The G7 urges OPEC to increase production to cool the oil market

The G7 urges OPEC to increase production to cool the oil market

G7 energy ministers have called on OPEC’s oil-producing group to pump more oil as Russia’s war in Ukraine pushes oil prices to its highest levels in a decade.

The call was included in the final communiqué from the G7 meeting of energy and environment ministers in Germany, which chairs the group of advanced industrial economies.

Ministers noted that the war had caused oil, gas and coal prices to rise, leading to a sharp rise in inflation, which had a significant burden on low-income households, as well as businesses and industry.

“We call on oil and gas producing countries to act responsibly and respond to tightening international markets, with OPEC playing a key role,” the ministers said.

They also stated that it was a “special urgency” for the EU to reduce its dependence on Russian natural gas, and emphasized the important role that increased liquefied natural gas (LNG) supplies could play “in mitigating potential pipeline disruptions. gas, in particular to European markets “.

Earlier this month, G7 leaders pledged their countries to phase out their dependence on Russian energy, including a ban on Russian oil imports.

The EU is also discussing the possibility of an embargo on Russian oil, although Hungary is against it.

Despite the G7’s common position on oil, it is not clear whether oil-producing countries will heed their call for further action. Saudi Arabia is resisting Western pressure to accelerate production growth to help reduce prices, and insists there is no shortage of supply.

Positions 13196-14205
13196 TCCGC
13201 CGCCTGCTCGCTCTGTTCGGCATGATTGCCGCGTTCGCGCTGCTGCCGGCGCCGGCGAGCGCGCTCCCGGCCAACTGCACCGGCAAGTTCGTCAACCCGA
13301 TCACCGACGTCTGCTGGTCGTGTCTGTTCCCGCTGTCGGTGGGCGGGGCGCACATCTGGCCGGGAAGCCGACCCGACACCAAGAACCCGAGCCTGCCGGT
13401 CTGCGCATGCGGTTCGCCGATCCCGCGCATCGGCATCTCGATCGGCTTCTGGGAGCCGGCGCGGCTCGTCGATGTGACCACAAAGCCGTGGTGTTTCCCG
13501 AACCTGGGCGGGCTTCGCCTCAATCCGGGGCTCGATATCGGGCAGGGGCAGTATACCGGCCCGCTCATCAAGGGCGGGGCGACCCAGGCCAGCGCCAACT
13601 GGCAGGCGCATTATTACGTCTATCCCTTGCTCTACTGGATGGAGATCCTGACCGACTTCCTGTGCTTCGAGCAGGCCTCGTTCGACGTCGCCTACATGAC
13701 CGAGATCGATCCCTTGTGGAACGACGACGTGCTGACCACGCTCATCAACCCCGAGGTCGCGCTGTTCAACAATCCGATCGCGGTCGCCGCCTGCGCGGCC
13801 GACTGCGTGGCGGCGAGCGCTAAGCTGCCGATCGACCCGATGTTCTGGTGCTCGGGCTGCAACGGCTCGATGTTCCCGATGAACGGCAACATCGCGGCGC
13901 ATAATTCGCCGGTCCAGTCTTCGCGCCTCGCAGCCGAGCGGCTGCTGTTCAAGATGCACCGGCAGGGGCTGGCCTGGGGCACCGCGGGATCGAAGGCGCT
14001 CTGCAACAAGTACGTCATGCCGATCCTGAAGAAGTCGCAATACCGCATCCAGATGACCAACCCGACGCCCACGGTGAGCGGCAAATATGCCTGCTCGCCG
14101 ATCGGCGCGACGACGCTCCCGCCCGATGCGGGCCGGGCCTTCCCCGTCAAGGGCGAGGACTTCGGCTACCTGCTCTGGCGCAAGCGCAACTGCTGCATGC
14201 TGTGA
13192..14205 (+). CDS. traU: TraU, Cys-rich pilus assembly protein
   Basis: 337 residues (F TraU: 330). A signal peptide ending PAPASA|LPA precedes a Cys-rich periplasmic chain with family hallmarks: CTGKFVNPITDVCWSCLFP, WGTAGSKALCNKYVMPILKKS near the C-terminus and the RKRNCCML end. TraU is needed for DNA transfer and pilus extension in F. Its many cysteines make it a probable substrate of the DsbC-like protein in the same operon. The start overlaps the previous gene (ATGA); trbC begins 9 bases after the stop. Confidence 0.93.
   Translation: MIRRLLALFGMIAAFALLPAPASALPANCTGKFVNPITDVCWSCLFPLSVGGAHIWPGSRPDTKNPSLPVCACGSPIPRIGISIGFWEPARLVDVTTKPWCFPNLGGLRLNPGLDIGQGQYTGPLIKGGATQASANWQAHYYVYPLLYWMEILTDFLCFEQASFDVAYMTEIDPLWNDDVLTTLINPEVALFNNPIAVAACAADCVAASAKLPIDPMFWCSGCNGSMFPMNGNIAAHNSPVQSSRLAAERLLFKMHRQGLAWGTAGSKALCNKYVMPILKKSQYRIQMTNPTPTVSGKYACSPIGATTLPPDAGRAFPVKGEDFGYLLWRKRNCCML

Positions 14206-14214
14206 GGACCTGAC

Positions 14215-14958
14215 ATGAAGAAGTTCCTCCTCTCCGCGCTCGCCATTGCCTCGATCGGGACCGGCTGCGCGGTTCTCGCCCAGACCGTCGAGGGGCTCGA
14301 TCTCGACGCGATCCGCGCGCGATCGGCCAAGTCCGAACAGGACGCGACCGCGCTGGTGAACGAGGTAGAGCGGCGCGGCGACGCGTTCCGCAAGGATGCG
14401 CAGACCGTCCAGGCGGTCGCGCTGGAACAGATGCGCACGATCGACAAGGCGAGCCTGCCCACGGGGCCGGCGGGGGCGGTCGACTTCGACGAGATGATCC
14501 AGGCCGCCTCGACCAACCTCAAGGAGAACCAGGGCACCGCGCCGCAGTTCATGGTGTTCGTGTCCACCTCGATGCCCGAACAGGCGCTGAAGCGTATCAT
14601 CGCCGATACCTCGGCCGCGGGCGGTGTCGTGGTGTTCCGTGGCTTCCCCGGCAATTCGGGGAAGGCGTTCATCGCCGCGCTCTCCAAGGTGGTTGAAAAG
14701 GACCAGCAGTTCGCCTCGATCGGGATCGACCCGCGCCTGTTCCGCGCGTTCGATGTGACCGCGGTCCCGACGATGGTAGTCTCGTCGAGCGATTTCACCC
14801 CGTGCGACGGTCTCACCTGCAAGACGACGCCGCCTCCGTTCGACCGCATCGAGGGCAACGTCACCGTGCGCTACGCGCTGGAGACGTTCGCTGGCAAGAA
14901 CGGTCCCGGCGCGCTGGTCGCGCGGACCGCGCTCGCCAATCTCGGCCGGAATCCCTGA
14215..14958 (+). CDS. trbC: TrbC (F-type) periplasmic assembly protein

The Opec + group, which includes Russia, reduced production under pandemic production agreements before gradually resuming it at 400,000 barrels a day each month. Oil prices have nearly doubled in the past year, trading near $ 120 a barrel, the highest level since 2014, leading to criticism from Gulf states such as Saudi Arabia with free production capacity.

The kingdom also does not add quotas for members who have difficulty resuming production, and many argue that the group has left the market with a shortage of supplies.

Saudi Arabia signaled this month that it will stand by Russia as a member of OPEC + despite the tightening of Western sanctions against Moscow.

Prince Abdulaziz bin Salman, Saudi Arabia’s energy minister, said Riyadh had hoped to “draw up an agreement with Opec +. . . insists that “the world should appreciate the value” of the producers’ alliance.

His comments were an important sign of Russia’s support for the traditional US ally and came amid growing West efforts to isolate Moscow and declining Russian oil production.

G7 ministers have also pledged for the first time to decarbonise their electricity sectors by 2035 and eventually phase out coal-fired power generation as part of efforts to reduce greenhouse gas emissions.

This is a significant step for G7 Member States, Japan and Canada. The US and Germany already had a zero carbon target by 2035, and the UK target is earlier.

However, the ministers stopped by the promise that coal energy would end by 2030, a proposal put forward by Berlin. According to people familiar with the discussions, the promise was removed due to opposition from the United States and Japan.

In the communiqué, the G7 commits itself to the goal of “achieving predominantly decarbonised electricity sectors by 2035” and “concrete and timely steps towards the goal of a possible phasing out of domestic electricity production from coal without reducing emissions”.

More news from David Sheppard in London

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